behind the ole mule barn
My 2008 U.S. West Coast Winter Road Trip
I’ve been trying to take this US west coast road trip for seven weeks now and today I’m finally away. I’ve been dealing with ASUS for several weeks now trying to get a working computer. You may remember I bought an ASUS netbook computer for my European road trip and it actually performed well. Upon return though, it’s been an absolute nightmare. The computer failed, was replaced, it failed, was replaced, it failed… And ASUS customer service is the worst I’ve ever experienced. So, when I finally got the third replacement (fourth computer), I just threw it up on eBay. A couple of weeks ago, I bought another netbook, the g meso from Sylvania. I like it way better than the ASUS. It’s small and lightweight and comes with Ubuntu Netbook Remix, a linux OS, which was my preference anyway, and it cost $350 from Amazon.
I sure picked a cold day to leave though. Last night a winter storm rolled through and dumped some snow on us. As I packed the car this morning I was battling high winds and 22° F temps.
From Lynden, WA, I headed south to Whidby Island and stopped at Deception Pass State Park and did a little hiking. I had to really bundle up with the gloves and scarf and the whole deal. I could barely move. After an exhilarating walk, I drove south of Coupeville and made a stop at Fort Casey State Park. This is an old Army base, complete with barracks and officer’s quarters and WWI & II gun emplacements that protected part of Puget Sound.
I got out and hiked around here as well, it actually turned into a nice sunny, but cold and windy day. I then drove to the ferry terminal next door and caught the 4:30 sailing to Port Townsend. It was pretty dark when I arrived, so I pulled out my new iPhone and the GPS got me to the hostel with no problem. Boy, that’s something I really wish I had on my European trip.
The Olympic Hostel is in former WWI & II Army barracks in Fort Worden State Park. Fort Worden is where “Officer and a Gentleman” was filmed; it’ a beautiful campus. I arrived at the hostel and Dottie greeted me and got me checked in. Dottie is a former teacher and has had other professions as well but says she really likes working here the best.
Apparently a nearby art show of some sort just finished today and the hostel played some part in it and they had a bunch of food left over, so they invited me to have a sort of pot luck with them tonight; very kind of them I thought. So, I sat with and had supper with the manager Christopher and his wife Sedoni and their teenage daughter Athena and their son Penn, Dottie, and another gentleman named Harry.
We had bread and roasted oranges, pig’s cheeks and cheese and something else wrapped in chard, and something else with squash (I don’t want to know what) and chocolate pizza. What the heck? It was different, that’s for sure, I don’t even know what chard is. I’m fairly conservative and like technology and modern conveniences and food that I understand. Here I am breaking bread with what I can only assume to be liberal, tree hugging, Birkenstock wearing, commune living socialists. I’ve heard about this sort of thing but I didn’t know if they really existed or not. I guess they do.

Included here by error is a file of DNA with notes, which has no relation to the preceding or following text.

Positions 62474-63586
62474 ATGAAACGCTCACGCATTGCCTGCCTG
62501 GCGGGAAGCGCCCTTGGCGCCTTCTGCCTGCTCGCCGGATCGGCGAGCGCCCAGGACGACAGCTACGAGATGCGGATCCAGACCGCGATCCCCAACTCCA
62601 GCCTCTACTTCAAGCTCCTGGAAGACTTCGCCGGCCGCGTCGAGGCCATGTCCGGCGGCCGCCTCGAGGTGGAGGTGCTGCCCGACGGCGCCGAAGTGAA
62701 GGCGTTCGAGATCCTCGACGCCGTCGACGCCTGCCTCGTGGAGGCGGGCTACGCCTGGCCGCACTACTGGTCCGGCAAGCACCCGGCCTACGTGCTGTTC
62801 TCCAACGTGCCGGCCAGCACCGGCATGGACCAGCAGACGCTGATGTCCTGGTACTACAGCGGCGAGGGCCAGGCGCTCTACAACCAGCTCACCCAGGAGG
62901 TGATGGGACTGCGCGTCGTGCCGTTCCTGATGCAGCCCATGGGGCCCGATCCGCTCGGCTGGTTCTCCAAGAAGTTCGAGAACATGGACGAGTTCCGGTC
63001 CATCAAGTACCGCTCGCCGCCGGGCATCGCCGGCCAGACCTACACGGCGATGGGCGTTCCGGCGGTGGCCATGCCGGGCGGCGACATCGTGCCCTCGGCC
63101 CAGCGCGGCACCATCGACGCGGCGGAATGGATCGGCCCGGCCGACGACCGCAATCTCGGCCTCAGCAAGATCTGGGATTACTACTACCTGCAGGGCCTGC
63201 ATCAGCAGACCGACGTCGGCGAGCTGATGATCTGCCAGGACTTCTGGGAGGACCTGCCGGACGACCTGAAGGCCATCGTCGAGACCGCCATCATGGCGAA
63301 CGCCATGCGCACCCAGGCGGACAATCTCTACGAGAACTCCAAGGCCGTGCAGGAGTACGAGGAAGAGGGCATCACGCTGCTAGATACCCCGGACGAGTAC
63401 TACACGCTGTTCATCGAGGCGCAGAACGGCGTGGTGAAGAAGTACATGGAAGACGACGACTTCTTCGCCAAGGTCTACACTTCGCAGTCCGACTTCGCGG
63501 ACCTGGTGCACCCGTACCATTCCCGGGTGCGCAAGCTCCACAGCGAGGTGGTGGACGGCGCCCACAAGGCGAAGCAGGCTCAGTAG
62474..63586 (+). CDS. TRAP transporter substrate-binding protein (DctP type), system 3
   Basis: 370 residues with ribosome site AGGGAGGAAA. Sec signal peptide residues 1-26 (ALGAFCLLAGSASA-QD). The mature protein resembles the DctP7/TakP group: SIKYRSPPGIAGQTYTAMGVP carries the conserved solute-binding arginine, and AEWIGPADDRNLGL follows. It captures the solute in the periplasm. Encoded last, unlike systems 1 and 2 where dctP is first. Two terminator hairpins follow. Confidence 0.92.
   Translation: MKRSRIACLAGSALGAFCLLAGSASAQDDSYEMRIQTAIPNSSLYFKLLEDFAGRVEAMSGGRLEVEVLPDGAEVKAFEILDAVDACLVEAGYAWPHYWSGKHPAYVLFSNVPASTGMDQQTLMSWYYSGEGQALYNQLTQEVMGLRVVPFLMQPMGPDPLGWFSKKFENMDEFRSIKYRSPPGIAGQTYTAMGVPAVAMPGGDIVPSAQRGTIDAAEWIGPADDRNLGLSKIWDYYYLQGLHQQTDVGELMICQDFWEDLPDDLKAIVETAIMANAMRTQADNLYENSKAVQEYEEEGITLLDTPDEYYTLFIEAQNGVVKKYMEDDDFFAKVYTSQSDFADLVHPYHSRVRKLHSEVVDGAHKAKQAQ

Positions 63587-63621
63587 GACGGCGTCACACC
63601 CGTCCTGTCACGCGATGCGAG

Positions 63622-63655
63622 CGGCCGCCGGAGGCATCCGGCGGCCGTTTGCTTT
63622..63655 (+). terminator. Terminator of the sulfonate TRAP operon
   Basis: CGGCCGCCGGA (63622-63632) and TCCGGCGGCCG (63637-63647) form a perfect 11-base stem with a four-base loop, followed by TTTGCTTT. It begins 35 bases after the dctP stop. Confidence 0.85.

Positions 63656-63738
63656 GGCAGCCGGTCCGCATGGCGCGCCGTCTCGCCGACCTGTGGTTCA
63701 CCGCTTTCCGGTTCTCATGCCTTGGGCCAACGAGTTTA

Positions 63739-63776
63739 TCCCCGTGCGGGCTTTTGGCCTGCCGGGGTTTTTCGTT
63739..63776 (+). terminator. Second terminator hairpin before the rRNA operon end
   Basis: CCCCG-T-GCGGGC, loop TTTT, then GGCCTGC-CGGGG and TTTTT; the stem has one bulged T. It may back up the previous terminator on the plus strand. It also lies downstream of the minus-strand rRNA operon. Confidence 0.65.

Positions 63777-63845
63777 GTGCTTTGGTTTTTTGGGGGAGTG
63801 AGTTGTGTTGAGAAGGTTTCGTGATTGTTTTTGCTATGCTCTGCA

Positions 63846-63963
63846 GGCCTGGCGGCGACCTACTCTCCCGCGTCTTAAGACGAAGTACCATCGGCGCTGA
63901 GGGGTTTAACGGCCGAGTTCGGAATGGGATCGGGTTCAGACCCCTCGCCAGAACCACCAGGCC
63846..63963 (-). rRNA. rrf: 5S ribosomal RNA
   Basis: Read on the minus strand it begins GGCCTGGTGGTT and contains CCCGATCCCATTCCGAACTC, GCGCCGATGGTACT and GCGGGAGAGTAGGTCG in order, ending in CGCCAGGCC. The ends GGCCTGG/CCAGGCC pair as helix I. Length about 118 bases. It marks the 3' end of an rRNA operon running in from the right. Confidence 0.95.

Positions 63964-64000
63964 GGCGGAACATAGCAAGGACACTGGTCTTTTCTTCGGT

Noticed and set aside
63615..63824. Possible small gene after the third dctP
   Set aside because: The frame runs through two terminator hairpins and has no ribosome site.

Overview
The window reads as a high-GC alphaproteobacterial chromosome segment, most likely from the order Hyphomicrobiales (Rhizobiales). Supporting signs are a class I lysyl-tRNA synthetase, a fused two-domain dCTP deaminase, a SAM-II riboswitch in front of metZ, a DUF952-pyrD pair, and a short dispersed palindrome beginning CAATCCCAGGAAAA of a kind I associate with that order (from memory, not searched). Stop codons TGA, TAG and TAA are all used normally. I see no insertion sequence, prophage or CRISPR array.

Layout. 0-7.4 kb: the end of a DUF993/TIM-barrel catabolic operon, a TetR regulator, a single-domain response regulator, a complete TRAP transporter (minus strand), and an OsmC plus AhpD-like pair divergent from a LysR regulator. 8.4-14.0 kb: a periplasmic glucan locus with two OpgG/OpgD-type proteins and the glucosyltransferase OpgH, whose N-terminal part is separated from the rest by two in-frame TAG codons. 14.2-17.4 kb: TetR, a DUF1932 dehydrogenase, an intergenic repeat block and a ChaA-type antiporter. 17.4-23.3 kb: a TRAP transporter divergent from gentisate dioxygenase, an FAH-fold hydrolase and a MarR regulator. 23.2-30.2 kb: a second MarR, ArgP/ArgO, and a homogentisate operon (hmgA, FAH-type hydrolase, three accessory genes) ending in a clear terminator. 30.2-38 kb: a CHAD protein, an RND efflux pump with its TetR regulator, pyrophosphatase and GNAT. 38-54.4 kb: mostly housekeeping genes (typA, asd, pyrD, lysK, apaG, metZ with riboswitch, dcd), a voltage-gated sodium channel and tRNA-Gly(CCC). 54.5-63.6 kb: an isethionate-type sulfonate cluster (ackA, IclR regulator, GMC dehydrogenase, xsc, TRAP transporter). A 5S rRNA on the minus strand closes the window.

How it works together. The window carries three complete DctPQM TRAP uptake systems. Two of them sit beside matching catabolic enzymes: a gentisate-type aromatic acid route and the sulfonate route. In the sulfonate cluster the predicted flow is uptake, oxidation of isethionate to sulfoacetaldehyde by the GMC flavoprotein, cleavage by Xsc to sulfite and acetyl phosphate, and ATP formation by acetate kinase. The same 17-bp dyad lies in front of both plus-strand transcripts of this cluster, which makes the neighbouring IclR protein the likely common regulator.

They all seemed overly considerate, to the point that it would drive me nuts I think. I was in their world though, so I just tried to watch and imitate, something I learned in Europe. Eventually, we all wound up at the table with food in front of us and we ate. I didn’t really understand what I was eating, but I ate it. It was OK.
Most of the conversation was beyond me but I listened intently to learn as much as I can about this mysterious people so I can report back to those in my own world. Then they started talking about building a community garden “behind the ole mule barn”. What? Then they started talking about giving the produce to the people that worked the garden, or selling it for “town dollars”. Huh? They kept using that term “town dollars”. Eventually, I had to ask… what are town dollars?
Apparently, they have their own currency here, sort of. They explained that it’s based on the barter system and that many people “in the community” trade for products and services using town dollars. Jeez Toto, where the heck are we? As strange as this was for me, I did actually enjoy the company and the conversation, I went ahead and washed the dishes, since they fed me and all, and I figured, when in Rome… They really were nice people and made me, a gun lovin, bible thumpin, right wing, capitalist feel welcome. I did enjoy my stay and would like go back for a visit, of course, I’ll probably never be welcomed back if they read this. I’ll keep my fingers crossed.
I got my computer and started to write and a couple of couples joined us in the common area and one woman started playing the piano. It was nice to have that in the background; It would have been nicer had she been any good.